On this day: Lincoln Inaugurated

On this day, 150 years ago, Abraham Lincoln became President of the United States.

Before taking the oath of office, he delivered an Inaugural Address to "Fellow-Citizens of the United States". He spoke frankly about the impending crisis and ended with these words:

"I am loath to close. We are not enemies, but friends. We must not be enemies. Though passion may have strained it must not break our bonds of affection. The mystic chords of memory, stretching from every battlefield and patriot grave to every living heart and hearthstone all over this broad land, will yet swell the chorus of the Union, when again touched, as surely they will be, by the better angels of our nature."

Following the Address, Chief Justice Roger Brooke Taney administered the oath of office.

Click here to see a picture of the Bible on which Abraham Lincoln took the oath. It would be used again by Barack Obama.

Click here to see a photograph of the inauguration on the East Portico of the unfinished Capitol.

Fifty years later, the New York Times ran again the original stories filed by Joseph Howard, Jr., and the other reporters who covered the inauguration of President Lincoln. Click here to read their detailed accounts.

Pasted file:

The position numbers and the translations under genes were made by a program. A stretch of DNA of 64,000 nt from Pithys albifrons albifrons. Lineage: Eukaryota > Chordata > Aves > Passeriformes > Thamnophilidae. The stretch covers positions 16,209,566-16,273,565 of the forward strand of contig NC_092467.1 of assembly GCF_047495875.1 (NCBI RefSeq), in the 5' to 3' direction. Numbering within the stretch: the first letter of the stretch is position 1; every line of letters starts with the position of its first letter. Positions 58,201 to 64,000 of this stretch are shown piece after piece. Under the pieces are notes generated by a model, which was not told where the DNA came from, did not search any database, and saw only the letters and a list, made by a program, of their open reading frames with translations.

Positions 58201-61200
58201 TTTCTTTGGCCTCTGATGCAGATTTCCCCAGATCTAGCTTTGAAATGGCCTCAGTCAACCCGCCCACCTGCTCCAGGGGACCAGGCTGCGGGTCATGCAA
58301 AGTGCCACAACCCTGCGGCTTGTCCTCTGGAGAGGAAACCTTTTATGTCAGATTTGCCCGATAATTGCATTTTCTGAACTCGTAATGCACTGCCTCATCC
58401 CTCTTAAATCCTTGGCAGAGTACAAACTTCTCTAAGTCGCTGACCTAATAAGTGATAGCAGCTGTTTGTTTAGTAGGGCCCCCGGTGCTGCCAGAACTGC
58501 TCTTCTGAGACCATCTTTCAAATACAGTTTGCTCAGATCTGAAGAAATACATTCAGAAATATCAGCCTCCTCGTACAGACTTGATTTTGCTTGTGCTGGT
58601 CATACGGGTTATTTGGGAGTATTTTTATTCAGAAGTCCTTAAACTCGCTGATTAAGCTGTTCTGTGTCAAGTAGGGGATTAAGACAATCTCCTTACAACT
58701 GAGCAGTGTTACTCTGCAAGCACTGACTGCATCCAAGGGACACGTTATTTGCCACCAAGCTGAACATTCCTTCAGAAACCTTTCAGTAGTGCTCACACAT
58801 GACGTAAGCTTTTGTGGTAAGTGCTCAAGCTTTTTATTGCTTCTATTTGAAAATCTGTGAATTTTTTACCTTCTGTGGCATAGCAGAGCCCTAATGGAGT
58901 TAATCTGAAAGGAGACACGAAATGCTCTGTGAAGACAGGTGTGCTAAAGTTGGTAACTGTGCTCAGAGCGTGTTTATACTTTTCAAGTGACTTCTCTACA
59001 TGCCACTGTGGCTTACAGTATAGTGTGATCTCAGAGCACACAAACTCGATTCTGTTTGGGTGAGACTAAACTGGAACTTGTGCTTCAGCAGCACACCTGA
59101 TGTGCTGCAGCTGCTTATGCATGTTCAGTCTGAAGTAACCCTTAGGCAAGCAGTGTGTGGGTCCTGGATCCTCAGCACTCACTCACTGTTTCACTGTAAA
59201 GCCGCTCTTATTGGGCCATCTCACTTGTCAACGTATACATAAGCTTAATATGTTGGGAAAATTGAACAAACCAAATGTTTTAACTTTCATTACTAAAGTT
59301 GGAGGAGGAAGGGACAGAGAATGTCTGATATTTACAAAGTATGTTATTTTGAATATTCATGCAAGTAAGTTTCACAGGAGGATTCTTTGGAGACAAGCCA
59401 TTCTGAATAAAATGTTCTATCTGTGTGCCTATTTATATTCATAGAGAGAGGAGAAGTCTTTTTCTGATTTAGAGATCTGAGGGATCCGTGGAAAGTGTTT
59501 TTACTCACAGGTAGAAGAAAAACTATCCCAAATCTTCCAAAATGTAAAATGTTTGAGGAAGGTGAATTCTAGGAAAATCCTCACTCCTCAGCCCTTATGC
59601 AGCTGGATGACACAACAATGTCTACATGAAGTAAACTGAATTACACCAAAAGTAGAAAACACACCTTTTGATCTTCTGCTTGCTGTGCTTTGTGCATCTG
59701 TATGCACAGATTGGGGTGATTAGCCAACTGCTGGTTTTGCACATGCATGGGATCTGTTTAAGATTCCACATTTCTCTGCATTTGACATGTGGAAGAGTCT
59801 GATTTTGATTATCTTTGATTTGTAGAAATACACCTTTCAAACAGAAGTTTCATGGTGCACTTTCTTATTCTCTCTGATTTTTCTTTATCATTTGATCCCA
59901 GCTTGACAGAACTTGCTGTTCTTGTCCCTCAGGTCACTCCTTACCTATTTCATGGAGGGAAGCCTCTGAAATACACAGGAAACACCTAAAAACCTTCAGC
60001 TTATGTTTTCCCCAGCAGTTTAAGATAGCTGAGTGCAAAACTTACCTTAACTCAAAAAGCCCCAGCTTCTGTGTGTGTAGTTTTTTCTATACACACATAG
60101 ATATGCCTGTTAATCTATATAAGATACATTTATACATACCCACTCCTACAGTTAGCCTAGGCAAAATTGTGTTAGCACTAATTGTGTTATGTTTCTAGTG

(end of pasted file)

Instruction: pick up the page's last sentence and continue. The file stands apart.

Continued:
"After the delivery of the address Judge Taney stood up and all removed their hats while he administered the oath to Mr. Lincoln. Speaking in a low tone the form of the oath he signified to Mr. Lincoln that he repeat the words, and in a firm, but modest voice the President took the oath as prescribed by the law, while the people, who waited until they saw the final bow, tossed their hats, wiped their eyes, cheered at the top of their voices, hurrahed themselves hoarse, and had the crowd not been so very dense, would have demonstrated in more lively ways their joy, satisfaction, and delight."


Nancy Hanks

If Nancy Hanks
Came back as a ghost,
Seeking news
Of what she loved most,
She'd ask first
"Where's my son?
What's happened to Abe?
What's he done?"

"Poor little Abe,
Left all alone
Except for Tom,
Who's a rolling stone;
He was only nine
The year I died.
I remember still
How hard he cried."

"Scraping along
In a little shack,
With hardly a shirt
To cover his back,
And a prairie wind
To blow him down,
Or pinching times
If he went to town."

"You wouldn't know
About my son?
Did he grow tall?
Did he have fun?
Did he learn to read?
Did he get to town?
Do you know his name?
Did he get on?"

--Rosemary Benét and Stephen Vincent Benét

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